Chinese banks are rolling over local governments’ debts30 August, 2012, 15:11. Posted by Zarathustra
Chinese banks are selectively rolling over debts owed by local government financing vehicles (LGFVs), provided that these LGFVs have sustainable cash flow and good collateral, according to First Financial Daily.
According to the report, one source from Industrial and Commercial Bank (ICBC) said that the bank is effectively rolling over and restructuring some of the debts owed by LGFVs so long as the value of the collateral remains above the loan value and that the project is 60% or more completed. Meanwhile, Bank of Shanghai said they have been rolling over LGFVs debts, and in some cases extending more credits, if the LGFVs in question have sustainable cash flow.
One Shanghai’s LGFV, Shanghai Chengtou, for instance, has recently obtained a RMB20 billion credit line with Bank of Shanghai. Incidentally, this very LGFV bears the same name of another Shanghai’s LGFV which was reportedly asking banks to roll-over its debts last year, as we noted here (although last year, they emphatically denied that they have requested any roll-over or attempted default, whatever).
However, the report suggests that as the China Banking Regulatory Commission (CBRC) ordered banks to manage credit risks of LGFVs, banks are only helping LGFVs which have good financial condition (such as what we mentioned above). Meanwhile, LGFVs are turning to the bond market and trusts companies for financing as banks are not as willing as they were to lend. Sources cited in First Financial Daily even said that trusts are currently the biggest source of financing for some LGFVs in Tianjin in others. But as we said, trusts companies are part of the shadow banking system, and these trusts products may turn out to be financed indirectly by banks, sometimes possibly off-balance sheet. As local governments are currently pushing out a lot of massive plans for investment projects to stabilise economic growth, funding requirement will probably increase in the near-future. We believe that as long as the central government is willing to let all these projects to go ahead, banks will remain to be the key for funding of these projects. At the present moment, however, some believe that the massive funding requirement from new projects and repayment of previous loans may force some local governments into borrowing from trusts.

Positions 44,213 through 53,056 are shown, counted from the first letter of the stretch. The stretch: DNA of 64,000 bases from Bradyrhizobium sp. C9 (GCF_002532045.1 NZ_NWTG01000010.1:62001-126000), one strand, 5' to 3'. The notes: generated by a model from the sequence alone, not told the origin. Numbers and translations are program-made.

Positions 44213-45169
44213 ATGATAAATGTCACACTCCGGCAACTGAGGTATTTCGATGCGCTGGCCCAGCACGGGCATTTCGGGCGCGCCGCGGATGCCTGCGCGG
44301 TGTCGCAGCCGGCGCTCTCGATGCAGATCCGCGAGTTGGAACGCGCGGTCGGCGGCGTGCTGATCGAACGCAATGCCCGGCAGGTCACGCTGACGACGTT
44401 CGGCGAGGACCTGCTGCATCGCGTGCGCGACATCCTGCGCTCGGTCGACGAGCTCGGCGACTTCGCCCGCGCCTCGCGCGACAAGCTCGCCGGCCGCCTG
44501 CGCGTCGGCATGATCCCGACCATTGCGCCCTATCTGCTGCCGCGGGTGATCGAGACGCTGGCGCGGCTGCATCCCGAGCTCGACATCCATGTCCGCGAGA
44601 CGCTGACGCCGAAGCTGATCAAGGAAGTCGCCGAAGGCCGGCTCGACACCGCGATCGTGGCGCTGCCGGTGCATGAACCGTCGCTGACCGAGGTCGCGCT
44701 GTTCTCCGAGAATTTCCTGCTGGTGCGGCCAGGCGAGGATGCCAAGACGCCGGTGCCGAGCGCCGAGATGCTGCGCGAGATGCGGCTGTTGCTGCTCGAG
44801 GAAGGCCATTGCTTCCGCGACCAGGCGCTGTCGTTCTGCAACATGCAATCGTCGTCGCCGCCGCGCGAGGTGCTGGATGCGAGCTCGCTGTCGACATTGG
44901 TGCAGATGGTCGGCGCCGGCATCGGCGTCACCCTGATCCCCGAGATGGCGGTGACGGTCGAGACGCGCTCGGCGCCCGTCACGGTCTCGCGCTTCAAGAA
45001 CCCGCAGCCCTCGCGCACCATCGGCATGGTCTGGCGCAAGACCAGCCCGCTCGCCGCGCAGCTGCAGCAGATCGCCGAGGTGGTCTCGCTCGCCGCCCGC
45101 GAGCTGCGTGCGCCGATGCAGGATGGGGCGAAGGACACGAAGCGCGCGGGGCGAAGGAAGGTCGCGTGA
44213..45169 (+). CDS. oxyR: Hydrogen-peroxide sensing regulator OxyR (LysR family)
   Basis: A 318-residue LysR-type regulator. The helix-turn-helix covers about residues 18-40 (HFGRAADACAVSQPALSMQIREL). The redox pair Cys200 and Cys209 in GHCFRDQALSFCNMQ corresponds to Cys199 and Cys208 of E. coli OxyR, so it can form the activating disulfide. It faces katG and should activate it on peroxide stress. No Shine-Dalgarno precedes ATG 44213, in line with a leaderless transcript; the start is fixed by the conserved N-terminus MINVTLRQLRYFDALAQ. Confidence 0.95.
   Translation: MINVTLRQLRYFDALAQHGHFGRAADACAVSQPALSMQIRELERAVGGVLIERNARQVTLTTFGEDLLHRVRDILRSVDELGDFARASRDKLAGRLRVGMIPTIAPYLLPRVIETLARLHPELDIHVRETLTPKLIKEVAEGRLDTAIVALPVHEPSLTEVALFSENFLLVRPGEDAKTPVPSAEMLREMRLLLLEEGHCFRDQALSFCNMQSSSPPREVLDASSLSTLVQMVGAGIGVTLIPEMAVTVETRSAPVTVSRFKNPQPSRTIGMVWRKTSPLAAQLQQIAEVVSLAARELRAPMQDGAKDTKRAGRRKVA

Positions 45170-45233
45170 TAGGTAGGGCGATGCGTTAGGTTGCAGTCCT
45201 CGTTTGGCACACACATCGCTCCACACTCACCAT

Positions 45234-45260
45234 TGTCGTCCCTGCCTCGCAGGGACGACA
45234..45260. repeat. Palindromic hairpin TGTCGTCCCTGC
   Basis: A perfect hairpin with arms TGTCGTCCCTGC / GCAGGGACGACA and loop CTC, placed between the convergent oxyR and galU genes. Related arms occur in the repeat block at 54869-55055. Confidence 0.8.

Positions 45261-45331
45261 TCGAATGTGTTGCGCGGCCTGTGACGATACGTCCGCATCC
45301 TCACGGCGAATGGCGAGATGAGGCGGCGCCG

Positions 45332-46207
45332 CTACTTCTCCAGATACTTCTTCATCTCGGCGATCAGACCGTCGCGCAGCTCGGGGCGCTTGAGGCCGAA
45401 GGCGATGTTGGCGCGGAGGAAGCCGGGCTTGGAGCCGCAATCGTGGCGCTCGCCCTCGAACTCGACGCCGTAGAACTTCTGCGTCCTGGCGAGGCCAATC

The fact that banks might be rolling over debts is not new. Early this year, Financial Times already reported that Chinese banks were asked to roll over debts owed by LGFVs. In other words, some of these LGFVs which are unable to repay principles of their loans are having their loans maturities extended so that these loans are not immediately being classified as non-performing loans. The fact that some presumably bad debts are being rolled over instead of being classified as bad debts contributed to the low non-performing loans ratios at major banks that have announced results, in our view. As we believe that ultimately many of the LGFVs will be unable to service their debts no matter what, rolling over debts merely delay the problems of massive non-performing loans from becoming official.